What Trump Said About His Tax Returns in First Debate With Hillary Clinton

President Donald Trump has branded reports of him paying little to no federal income taxes "fake news"—though in 2016 he appeared to suggest it would be smart not to do so when questioned on the point by then Democratic presidential candidate Hillary Clinton.

Trump has dismissed reporting from the New York Times, which claimed he has paid $750 in such taxes in 2016 and the same in 2017, describing it as "totally fake."

It also suggested he had paid zero in such taxes for 10 of the past 15 years.

The president's tax returns have long been a point of scrutiny from political adversaries, with Clinton pressing him upon them having not been released during a debate in 2016. Prior to the 2016 election, Trump dismissed the tradition of candidates releasing tax returns publicly, suggesting he would not do so due to being under audit by the Internal Revenue Service. Since the New York Times reporting, he has again said that he will release the details following conclusion of this audit.

In their first debate against each other, in September 2016, Clinton suggested "there is something he is hiding."

She went on: "Or maybe he doesn't want the American people, all of you watching tonight, to know that he's paid nothing in federal taxes, because the only years that anybody's ever seen were a couple of years when he had to turn them over to state authorities when he was trying to get a casino license, and they showed he didn't pay any federal income tax."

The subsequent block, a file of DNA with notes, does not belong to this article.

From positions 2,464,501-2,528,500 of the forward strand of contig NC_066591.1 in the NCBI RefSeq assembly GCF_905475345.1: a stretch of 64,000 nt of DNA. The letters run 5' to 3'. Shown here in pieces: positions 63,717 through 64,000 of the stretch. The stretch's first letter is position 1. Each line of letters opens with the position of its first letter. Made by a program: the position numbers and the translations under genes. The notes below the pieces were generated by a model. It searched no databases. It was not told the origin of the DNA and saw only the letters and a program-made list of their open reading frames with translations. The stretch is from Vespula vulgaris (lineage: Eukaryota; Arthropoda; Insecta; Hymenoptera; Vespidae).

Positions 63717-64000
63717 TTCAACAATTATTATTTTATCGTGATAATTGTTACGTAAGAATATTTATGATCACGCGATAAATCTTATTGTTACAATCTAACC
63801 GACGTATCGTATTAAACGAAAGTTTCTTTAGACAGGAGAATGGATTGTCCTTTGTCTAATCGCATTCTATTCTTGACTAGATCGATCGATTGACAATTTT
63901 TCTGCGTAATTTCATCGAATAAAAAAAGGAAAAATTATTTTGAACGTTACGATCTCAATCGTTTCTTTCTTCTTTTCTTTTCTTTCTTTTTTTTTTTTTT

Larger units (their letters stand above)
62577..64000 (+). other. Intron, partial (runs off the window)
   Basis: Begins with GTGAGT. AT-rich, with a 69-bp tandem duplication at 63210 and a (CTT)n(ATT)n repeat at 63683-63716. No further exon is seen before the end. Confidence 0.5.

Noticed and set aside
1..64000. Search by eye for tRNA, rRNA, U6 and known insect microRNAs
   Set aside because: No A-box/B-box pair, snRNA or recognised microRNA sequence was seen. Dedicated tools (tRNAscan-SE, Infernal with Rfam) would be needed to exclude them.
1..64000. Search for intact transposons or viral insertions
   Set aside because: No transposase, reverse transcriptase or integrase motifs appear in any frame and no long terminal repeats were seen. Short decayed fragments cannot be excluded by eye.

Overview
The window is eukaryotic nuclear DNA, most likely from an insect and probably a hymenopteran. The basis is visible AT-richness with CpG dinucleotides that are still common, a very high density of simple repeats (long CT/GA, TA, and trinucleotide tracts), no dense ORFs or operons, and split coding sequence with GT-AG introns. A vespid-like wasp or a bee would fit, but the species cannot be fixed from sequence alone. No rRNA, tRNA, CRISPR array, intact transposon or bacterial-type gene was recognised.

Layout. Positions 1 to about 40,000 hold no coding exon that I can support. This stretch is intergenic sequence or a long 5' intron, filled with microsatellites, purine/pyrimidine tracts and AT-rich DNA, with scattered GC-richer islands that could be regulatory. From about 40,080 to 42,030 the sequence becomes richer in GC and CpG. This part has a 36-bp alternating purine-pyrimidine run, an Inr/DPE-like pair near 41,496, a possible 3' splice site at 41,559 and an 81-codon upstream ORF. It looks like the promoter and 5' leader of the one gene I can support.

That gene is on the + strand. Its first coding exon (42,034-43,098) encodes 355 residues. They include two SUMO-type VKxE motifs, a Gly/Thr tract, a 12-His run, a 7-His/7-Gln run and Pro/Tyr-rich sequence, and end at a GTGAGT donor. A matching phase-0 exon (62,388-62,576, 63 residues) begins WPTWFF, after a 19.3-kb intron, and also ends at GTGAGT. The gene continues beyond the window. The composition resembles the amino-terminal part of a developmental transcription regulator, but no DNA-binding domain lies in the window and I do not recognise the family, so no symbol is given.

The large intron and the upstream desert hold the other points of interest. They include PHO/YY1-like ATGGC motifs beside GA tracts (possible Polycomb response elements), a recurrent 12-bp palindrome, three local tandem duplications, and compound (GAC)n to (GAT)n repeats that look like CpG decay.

At this, Trump interjected: "That makes me smart."

Elsewhere in the debate, Trump told Clinton the U.S. needed money for "new roads, new tunnels, new bridges, new airports, new schools, new hospitals," but suggested such funds had been wasted by politicians such as herself, claiming it had been "squandered on so many of your ideas."

When she later returned to the tax issue, claiming he had not paid any "for a lot of years," Trump said: "It would be squandered, too, believe me."

The White House has previously referred to a statement from Alan Garten, a lawyer for the Trump Organization, in regards to the New York Times report, in which he said the story was "riddled with gross inaccuracies."

Garten said: "Over the past decade, President Trump has paid tens of millions of dollars in personal taxes to the federal government, including paying millions in personal taxes since announcing his candidacy in 2015."

Newsweek has contacted the White House for comment.

U.S. President Donald Trump speaks during a news conference in the Briefing Room of the White House on September 27, 2020. He rejected reporting regarding his federal income tax payments. Joshua Roberts/Getty Images